Nevertheless, Jesus also, and just as clearly, referred to himself and the Father in language that seems awfully much like he saw God the Father as truly and distinctly other than himself.  Take for example Matt. 10:32-33, where Jesus speaks of acknowledging and/or denying people before his father, or Matt. 11:27 where he describes having authority delegated to him by his Father.  Or look at Matt. 20:23, where Jesus tells James and John and their mom that the authority to decide who sits at his right and left hand, has been reserved by the father and is "not mine to grant."  Perhaps most tellingly, Jesus' prayer to his Father in the garden that the cup of his suffering pass from him, does not sound like a unity of being.  These passages all  have their parallels in the other gospels; I'm not trying to be exhaustive here, but rather to point out the case that is to be made.

The question, then, is why we must make a big deal out of determining the appropriate Christology to think, in order to be judged a worthy disciple of Christ the King.  It took between two hundred and three hundred years for the church to come to the point of carving out the distinction (Nicea was in the early 300s--a time when a lot else got loused up by the church as well).  I submit that a healthier, and more biblical approach, would be to live with the tension of Jesus' divinity and his humanity--to recognize that when he referred to there being only one God, he was referring to his Father at the same time that he knew he, also, was begotten by the Father in a divine, non-human sense before creation, and then incarnated as the Word become flesh at a later point in history.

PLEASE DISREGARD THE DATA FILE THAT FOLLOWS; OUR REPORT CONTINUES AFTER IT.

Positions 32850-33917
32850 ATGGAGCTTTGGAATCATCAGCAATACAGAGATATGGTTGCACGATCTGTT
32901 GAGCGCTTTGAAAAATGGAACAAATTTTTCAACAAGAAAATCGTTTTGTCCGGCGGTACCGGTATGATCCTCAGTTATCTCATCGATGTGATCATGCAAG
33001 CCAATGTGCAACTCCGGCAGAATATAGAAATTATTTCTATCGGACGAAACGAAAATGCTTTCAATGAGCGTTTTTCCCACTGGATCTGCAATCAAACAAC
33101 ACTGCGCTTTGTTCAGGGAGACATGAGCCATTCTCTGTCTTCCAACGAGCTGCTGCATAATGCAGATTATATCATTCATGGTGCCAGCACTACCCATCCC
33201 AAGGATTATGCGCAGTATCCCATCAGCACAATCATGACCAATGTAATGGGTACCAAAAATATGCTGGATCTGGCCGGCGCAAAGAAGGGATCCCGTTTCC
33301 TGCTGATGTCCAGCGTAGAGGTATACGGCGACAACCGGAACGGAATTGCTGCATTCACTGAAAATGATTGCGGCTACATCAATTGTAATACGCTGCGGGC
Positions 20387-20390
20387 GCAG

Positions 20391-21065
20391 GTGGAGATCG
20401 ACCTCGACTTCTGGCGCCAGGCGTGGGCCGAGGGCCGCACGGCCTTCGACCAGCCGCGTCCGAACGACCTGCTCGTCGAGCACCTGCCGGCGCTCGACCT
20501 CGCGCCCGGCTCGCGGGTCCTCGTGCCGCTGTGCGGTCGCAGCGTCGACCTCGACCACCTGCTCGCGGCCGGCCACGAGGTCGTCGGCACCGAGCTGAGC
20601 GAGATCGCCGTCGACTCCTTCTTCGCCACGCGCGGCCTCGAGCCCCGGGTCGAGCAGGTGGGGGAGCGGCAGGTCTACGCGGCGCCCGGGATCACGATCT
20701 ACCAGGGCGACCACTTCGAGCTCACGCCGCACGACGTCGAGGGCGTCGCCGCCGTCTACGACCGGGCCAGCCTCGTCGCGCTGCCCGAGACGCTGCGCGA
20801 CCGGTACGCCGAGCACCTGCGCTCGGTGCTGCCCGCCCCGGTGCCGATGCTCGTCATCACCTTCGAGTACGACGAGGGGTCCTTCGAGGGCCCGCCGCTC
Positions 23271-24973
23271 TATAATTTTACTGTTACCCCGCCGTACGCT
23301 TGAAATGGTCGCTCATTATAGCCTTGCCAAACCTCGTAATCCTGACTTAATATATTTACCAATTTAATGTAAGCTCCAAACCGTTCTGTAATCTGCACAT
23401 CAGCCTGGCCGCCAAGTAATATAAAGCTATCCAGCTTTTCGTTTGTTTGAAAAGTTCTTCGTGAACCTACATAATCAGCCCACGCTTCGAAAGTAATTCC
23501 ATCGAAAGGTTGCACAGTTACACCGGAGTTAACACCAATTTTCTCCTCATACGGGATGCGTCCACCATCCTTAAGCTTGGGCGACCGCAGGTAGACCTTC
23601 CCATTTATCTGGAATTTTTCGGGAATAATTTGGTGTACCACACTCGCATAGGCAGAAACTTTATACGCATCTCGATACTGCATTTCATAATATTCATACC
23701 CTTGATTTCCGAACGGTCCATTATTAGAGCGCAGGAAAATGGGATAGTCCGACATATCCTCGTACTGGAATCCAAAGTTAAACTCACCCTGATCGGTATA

Bottom line, it doesn't take sorting out the finer details of this paradox, to get us down to the business of following him.   We would do well to get our priorities in order.


Unknown said...

For those who feel the "details" are so important, Please find us even one place where Jesus quizzes anybody on the fine points of what they "believe"(read, "think") about him, or anything else, for that matter. Acknowledge him as King -- and act like it -- and we are his! He is so much more gracious than most of those who claim to define "his people".